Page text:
Patient and professional perceptions of metabolic syndrome and its management: a qualitative study in the United Arab Emirates

Alozaibi, Naseeba (2011) Patient and professional perceptions of metabolic syndrome and its management: a qualitative study in the United Arab Emirates. PhD thesis, University of Nottingham.

PDF (Thesis - as examined) - Requires a PDF viewer such as GSview, Xpdf or Adobe Acrobat Reader
Download (3MB) | Preview


Metabolic syndrome (MetS) is defined as the clustering of medical conditions (that is impaired fasting glucose (IFG) or type 2 diabetes mellitus (T2DM), hypertension (HTN), obesity and dyslipidaemia) that increase an individual's risk of developing diabetes or cardiovascular diseases (CVD). In the United Arab Emirates (UAE), the prevalence of MetS and its features are among the highest in the world. However, research that explores the health needs of patients with MetS within the socio-cultural context of the UAE is lacking. This study aimed to explore patient and professional perceptions of MetS and its management in the UAE.

A qualitative approach that drew on the broad principles of grounded theory was undertaken to meet the aims of the study. Following ethical approval, semi-structured interviews were conducted with 29 patients with MetS and 27 health care professionals (HCP) involved in the management of patients with MetS (10 physicians, 11 pharmacists, 4 dieticians and 2 health educators). This was followed by one focus group discussion with nine pharmacists for further exploration of identified themes. Interviews were audio-recoded and transcribed verbatim. NVivo aided the organisation of data. Thematic analysis based on the principles of grounded theory was conducted.

This study was able to identify a number of factors that influenced patients' perceptions of their health and attitude towards their treatment plan. All patients interviewed were unfamiliar with the MetS concept and claimed to have never been informed by their physicians about their MetS diagnosis. Patients' awareness of the high prevalence of MetS features in the UAE, the asymptomatic nature of the cardiometabolic risk factors (CRFs) and the availability of treatment resulted in downplaying of MetS risk. Not all HCPs were familiar with the MetS concept or definition. Factors such as the complexity of the MetS name and the absence of the MetS diagnosis from the list of reimbursed medical conditions discouraged physicians from informing patients of their MetS diagnosis and limited the clinical utility of the MetS concept respectively. The study found that a number of socio-cultural factors hindered successful implementation of lifestyle interventions. Such factors included family restrictions of outdoor exercising by women, lack of culturally sensitive health clubs, food-centric activities and eating habits. Patients' beliefs about medicine and medicine brands affected their medicine-taking habits and altered their adherence.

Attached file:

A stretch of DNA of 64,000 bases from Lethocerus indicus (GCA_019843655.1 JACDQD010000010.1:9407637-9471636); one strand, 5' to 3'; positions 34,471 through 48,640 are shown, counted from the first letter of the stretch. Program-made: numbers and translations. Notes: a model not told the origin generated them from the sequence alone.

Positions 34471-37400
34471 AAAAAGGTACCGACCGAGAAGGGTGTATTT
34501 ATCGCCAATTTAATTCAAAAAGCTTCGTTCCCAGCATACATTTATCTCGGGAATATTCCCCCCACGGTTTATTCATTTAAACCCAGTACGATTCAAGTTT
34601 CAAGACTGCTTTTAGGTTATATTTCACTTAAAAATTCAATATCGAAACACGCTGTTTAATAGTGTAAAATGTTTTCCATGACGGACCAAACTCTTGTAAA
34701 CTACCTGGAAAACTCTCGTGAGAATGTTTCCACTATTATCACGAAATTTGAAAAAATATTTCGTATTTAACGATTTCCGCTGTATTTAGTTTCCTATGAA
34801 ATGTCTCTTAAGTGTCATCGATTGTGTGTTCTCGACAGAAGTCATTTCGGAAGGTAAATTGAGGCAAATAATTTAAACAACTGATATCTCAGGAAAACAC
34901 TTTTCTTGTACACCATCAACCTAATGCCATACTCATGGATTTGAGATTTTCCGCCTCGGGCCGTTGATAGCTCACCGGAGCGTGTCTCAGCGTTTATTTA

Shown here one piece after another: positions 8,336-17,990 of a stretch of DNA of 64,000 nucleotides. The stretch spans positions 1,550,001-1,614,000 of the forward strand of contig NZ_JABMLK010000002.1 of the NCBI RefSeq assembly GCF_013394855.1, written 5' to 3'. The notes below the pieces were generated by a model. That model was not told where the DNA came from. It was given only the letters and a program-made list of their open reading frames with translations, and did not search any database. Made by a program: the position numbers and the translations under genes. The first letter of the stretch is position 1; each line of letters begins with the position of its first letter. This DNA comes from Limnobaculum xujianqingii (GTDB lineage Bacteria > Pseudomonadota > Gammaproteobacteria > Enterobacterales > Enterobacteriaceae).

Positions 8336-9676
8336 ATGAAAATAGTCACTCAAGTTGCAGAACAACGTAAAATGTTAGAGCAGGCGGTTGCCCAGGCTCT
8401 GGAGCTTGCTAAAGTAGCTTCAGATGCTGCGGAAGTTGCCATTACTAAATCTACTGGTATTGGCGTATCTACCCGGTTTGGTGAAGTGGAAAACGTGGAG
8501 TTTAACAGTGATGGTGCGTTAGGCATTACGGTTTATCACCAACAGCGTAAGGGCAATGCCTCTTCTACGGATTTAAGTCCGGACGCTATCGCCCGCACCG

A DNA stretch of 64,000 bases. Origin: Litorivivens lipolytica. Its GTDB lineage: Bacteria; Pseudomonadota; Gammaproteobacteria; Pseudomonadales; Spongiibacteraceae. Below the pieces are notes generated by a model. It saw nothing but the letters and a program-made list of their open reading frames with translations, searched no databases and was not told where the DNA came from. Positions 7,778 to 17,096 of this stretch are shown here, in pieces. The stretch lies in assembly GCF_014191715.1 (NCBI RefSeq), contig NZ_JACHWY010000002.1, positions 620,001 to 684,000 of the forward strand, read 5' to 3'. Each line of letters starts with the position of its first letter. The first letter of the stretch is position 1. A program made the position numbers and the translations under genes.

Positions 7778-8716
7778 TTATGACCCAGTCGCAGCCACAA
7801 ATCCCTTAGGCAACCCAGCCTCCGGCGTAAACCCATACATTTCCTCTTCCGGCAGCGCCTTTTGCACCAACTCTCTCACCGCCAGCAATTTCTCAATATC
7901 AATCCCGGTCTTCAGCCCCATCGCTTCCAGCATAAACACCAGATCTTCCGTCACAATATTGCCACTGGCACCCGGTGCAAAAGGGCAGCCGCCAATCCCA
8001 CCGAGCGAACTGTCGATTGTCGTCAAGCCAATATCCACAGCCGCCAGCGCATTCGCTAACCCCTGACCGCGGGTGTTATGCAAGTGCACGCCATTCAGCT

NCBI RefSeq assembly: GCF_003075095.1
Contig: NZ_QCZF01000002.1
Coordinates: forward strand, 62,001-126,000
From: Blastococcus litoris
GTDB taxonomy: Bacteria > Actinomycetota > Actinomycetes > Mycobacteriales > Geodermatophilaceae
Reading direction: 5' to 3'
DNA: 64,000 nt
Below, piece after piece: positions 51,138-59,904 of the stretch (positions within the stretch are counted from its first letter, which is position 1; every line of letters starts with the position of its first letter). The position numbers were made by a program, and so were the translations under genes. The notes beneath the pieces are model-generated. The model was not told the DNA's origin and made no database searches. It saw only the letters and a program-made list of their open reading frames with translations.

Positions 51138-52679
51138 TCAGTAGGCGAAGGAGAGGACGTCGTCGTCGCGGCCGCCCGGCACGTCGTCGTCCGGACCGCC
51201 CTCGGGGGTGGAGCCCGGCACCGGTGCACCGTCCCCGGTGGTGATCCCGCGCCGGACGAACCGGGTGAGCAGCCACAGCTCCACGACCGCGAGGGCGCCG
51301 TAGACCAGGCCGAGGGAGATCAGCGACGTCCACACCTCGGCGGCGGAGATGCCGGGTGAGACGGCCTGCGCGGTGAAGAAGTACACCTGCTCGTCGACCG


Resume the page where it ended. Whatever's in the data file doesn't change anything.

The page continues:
HCPs believed that a population-focused health approach would result in behavioural change. They also emphasised the key role of the public health policy to prevent MetS and promote a healthy lifestyle. Patients acknowledged the importance of adhering to lifestyle interventions to control their clustering risk factors. However, they believed that their lack of motivation, willpower, and limited physical mobility, due to coexisting health condition, were detrimental to adherence to lifestyle interventions.

This study provides important new information for understanding the dynamics of patients' health behaviour and attitude towards MetS treatment in the UAE. It also demonstrates how aspects of the health policy and professionals' clinical practice limit the clinical utilisation of the MetS concept. Efforts to promote healthy behaviour and enhance the prevention and management of MetS in the UAE need to be stepped up and be tailored to patients' personal, social and cultural needs.

Item Type: Thesis (University of Nottingham only) (PhD)
Supervisors: Anderson, C.
Boyd, M.
Subjects: R Medicine > RC Internal medicine
Faculties/Schools: UK Campuses > Faculty of Science > School of Pharmacy
Item ID: 12884
Depositing User: EP, Services
Date Deposited: 30 Oct 2012 14:01
Last Modified: 13 Oct 2017 20:07

Actions (Archive Staff Only)

Edit View Edit View